In a side note, it's kind of sad that I've come to this. The movie channels have never held and interest for me, I'd rather rent unlimited discs from Netflix than get the two movies a month worth watching on HBO, Showtime, etc. I'm tired of paying $134.24 a month for Uverse and ending up watching Swamp People like i did last night. In the youthful days of the HDTV Podcast there were terrific things on. History Channel had history, not pawn shop and storage space shows. Discovery had HDTheater, full of great eye candy about nature. It just seems like cable just gives me another 100 channels of nothing any more.

July 2, 2012 | Unregistered CommenterRick K.

Greetings from South Jersey. I listen on the drive in to work, I was a couple of episodes behind when I heard you announce this antenna. Being originally from central Jersey I grew up on New York sports, I am a New York Giant and Yankees fan. When I got married we moved to Medford, NJ, so to watch my football, up went a 110" yagi on a rotor - great reception especially when the Trade Towers were standing (God Bless America). Ok to make a long story short, when I heard about this antenna, as soon as I got to work, I checked it out on the web, then called Dan to ask for more info and bought it same morning! The box is at home awaiting installation, tomorrow is the day (July 7)! Dan said NY will be no problem and with a little tweeking Baltimore is possible with NO ROTOR! I believe him becuse the old antenna could pull Maryland stations at night when things were right. So the digital era killed my New York viewing, maybe the GreenDish gets me back on the beam - I'll let you all know. thank you for the show and your dedication.


July 6, 2012 | Unregistered CommenterJoe

Hi Joe,

We are doing the review of the Dishtenna next Friday. Please let us know how your install goes. I hope you told Dan that you heard about their antenna on our show :-)

Have a great weekend!

July 6, 2012 | Unregistered CommenterAra Derderian

absolutely. He didn't connect immediately but then said 'oh yeah, those guys"! I've had the dish a couiple of weeks already but I had to wait for the installer as he was on vacation and could only come until tomorrow. All I expect is good NYC signals and Philly coming though the back side. Hoping JD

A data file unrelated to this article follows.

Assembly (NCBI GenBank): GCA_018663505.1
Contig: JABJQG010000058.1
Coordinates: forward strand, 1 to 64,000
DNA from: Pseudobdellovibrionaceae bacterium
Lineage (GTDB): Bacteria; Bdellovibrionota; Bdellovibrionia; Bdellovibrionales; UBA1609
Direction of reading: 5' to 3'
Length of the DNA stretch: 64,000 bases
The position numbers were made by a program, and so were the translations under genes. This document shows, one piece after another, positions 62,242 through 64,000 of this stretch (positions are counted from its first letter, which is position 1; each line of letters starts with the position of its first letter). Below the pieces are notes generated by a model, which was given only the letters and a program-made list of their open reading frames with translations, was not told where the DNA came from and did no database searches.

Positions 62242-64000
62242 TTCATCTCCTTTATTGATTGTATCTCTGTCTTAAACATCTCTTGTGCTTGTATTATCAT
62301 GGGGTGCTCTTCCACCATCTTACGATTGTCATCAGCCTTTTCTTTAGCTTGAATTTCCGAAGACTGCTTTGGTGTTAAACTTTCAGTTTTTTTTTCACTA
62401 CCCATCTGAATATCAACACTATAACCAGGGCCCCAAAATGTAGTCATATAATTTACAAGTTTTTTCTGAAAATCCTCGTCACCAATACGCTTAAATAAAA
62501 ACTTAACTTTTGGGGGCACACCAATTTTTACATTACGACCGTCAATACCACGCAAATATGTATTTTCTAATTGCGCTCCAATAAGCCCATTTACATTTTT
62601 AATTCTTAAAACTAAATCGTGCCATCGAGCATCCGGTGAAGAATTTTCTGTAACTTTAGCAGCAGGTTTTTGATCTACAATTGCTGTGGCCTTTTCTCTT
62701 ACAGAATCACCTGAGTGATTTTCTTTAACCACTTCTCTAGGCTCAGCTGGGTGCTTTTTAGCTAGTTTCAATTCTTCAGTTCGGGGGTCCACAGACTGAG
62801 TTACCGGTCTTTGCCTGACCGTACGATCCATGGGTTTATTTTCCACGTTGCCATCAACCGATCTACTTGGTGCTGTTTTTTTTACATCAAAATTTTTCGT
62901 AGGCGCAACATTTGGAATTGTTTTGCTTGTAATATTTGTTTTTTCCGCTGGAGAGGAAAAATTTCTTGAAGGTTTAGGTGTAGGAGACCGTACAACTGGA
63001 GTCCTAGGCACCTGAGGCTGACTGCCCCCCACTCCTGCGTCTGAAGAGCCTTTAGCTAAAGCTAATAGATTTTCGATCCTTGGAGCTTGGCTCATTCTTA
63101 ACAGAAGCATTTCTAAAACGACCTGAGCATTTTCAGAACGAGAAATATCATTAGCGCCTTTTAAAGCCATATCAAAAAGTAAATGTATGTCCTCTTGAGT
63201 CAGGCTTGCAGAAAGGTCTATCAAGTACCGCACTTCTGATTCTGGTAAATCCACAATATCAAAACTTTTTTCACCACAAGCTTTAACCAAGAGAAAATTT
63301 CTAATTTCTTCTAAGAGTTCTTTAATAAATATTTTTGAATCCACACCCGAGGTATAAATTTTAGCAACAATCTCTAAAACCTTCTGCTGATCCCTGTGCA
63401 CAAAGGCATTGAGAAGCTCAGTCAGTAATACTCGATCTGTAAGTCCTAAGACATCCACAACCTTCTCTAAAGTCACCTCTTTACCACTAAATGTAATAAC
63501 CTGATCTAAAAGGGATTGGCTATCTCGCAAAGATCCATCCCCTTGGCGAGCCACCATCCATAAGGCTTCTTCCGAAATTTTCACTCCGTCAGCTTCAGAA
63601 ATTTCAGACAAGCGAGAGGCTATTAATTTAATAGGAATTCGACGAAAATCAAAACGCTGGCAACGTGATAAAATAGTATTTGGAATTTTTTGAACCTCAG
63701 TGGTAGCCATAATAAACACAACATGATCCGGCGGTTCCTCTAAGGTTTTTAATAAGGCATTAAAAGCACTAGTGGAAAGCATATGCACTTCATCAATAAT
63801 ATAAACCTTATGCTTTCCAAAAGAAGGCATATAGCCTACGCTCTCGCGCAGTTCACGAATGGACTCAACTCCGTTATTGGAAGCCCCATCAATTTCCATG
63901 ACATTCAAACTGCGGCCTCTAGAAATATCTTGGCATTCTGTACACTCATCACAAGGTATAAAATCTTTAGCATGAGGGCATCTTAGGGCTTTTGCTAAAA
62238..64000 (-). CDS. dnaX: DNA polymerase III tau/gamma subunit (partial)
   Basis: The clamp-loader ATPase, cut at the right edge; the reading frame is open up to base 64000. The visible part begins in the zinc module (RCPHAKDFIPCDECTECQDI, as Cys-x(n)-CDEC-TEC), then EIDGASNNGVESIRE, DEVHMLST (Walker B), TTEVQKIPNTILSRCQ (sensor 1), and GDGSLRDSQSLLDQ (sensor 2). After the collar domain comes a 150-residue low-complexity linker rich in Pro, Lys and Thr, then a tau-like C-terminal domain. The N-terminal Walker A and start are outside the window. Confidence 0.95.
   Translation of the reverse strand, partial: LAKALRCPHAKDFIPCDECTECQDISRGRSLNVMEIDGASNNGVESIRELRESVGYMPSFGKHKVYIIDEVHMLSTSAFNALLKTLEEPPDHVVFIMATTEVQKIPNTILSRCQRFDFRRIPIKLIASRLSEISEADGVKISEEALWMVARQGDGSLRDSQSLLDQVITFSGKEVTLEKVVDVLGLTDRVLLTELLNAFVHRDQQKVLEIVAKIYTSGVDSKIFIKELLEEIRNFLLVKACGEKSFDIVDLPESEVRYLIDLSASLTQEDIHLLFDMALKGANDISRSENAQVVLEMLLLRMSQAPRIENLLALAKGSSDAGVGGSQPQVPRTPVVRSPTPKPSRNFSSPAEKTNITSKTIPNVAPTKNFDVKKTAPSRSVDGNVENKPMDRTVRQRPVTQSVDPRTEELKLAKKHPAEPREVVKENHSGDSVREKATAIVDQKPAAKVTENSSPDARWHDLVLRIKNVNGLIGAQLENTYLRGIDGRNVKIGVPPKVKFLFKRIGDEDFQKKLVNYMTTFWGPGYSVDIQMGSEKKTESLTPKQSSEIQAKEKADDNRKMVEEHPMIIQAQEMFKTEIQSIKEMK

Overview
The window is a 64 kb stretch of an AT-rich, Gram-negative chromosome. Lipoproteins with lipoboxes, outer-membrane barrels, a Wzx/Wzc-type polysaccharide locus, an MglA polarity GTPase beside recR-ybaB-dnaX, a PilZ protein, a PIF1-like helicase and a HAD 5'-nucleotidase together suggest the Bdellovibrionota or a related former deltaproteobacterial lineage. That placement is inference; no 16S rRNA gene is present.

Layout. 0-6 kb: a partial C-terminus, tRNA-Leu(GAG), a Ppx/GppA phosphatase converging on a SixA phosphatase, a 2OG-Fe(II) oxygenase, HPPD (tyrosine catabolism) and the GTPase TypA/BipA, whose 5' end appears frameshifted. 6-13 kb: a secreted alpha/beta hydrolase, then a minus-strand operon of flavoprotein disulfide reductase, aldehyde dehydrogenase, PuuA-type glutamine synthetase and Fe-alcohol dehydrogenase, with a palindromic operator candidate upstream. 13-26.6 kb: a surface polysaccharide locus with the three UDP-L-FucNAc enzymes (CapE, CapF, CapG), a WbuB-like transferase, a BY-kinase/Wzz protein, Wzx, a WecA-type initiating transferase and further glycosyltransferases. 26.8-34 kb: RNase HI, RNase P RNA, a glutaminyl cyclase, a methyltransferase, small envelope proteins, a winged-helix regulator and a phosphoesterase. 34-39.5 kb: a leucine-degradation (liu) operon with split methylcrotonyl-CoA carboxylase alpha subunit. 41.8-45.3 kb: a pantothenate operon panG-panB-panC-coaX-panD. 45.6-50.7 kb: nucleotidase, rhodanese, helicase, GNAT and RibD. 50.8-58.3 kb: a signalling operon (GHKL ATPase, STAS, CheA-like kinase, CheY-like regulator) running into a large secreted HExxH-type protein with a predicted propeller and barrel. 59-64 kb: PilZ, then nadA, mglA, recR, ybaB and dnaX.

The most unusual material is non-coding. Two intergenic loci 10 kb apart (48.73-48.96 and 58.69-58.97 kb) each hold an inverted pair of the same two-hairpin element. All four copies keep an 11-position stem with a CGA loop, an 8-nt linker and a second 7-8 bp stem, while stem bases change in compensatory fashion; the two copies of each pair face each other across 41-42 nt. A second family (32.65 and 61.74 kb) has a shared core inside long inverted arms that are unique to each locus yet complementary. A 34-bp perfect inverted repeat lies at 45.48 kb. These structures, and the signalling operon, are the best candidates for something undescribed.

July 6, 2012 | Unregistered CommenterJoe

Hey, Joe! Was that Daniel Rivera you spoke with? I talked to him this week and he was all over the HTGuys connection. He told me the dish had a 180° receiving arc so directionality may not be a huge issue for many of us. They also have a "noinstall" promo code if you just want to buy the antenna and install it yourself for $100 off. I'll probably be placing my order after listening to the review. Daniel let a little of the cat out of the bag when he told me one of the Guys could pick up some San Diego TV stations (!).

July 6, 2012 | Unregistered CommenterRick K.

no installation joy. weather heat index was 106 for Saturday so we rescheduled, that's ok, gave me a weekend to reorganize and integrate new AV recvr. If antenna works I'll need an over-the air DVR - suggestions?

July 9, 2012 | Unregistered CommenterJoe

Good luck with that, Joe. The only ones I could find were the BriteVue and the Channel Master at Amazon but Amazon is not selling the full line, only the top model with internet connectivity. The 7000 is strictly OTA but must be ordered directly from Channel Master website. The Britevue models were reviewed pretty poorly if I remember correctly.

July 9, 2012 | Unregistered CommenterRick K.

Hi Guys I moved to West Palm Beach Florida from Miami which is 55 miles north of the Miami towers. I wanted to get my Miami channels particularly ME-TV. It's not available in West Palm. I tried MOHU, CLEAR CAST, and Clear Stream, none worked . I heard your PodCast on the DTV GreenDish and I hesitated cuz I already lost about 45 dollars in shipping with the other guys when I returned them. I bit the bullet and spent the 3 bigones. They called me and checked location and the guy Dan said "oh your only 50 miles from ME-TV tower. I said only???
He said oh that's nothing, we get fox 29 and bounce in Homestead. Those channels are in my area and we are 90 miles from homestead. (1000KW) Long story short, they came out, did a signal analysis and put it on my gable end facing sw toward Miami. 57 channels including ME-TV!!!!!!! Awsome!!!! I'll never pay for TV ever. Antenna TV, This TV, ION, abc,fox,cbs,nbc,video mix,Bounce tv all cool!

July 10, 2012 | Unregistered CommenterJim P

My Dishtenna came today. Mounted it to the gable facing Mt. Whitney (east) on the first floor, set it up and plugged it in per the instructions (and one quick call to Dan) and just pulled 125 channels to my bedroom TV. I went down to the guest room to scan for channels and got the same 125. After I texted the news to Dan he let me know this is a record for my area. When I scan the big theater room TV I'm going to attempt to get a picture for him.

Too bad I don't have a meter to tell you the signal strength but one TV has an indicator that showed 7's and mostly 8 bars out of a possible 9. Not bad for the far, far west San Fernando Valley! The picture is beautiful and now I can tell the difference between OTA and compressed cable company results (I've had both TWC and Uverse). The power for the amp is ingenious. Very, very happy. This baby is going with me to the midwest when I move.

July 16, 2012 | Unregistered CommenterRick K.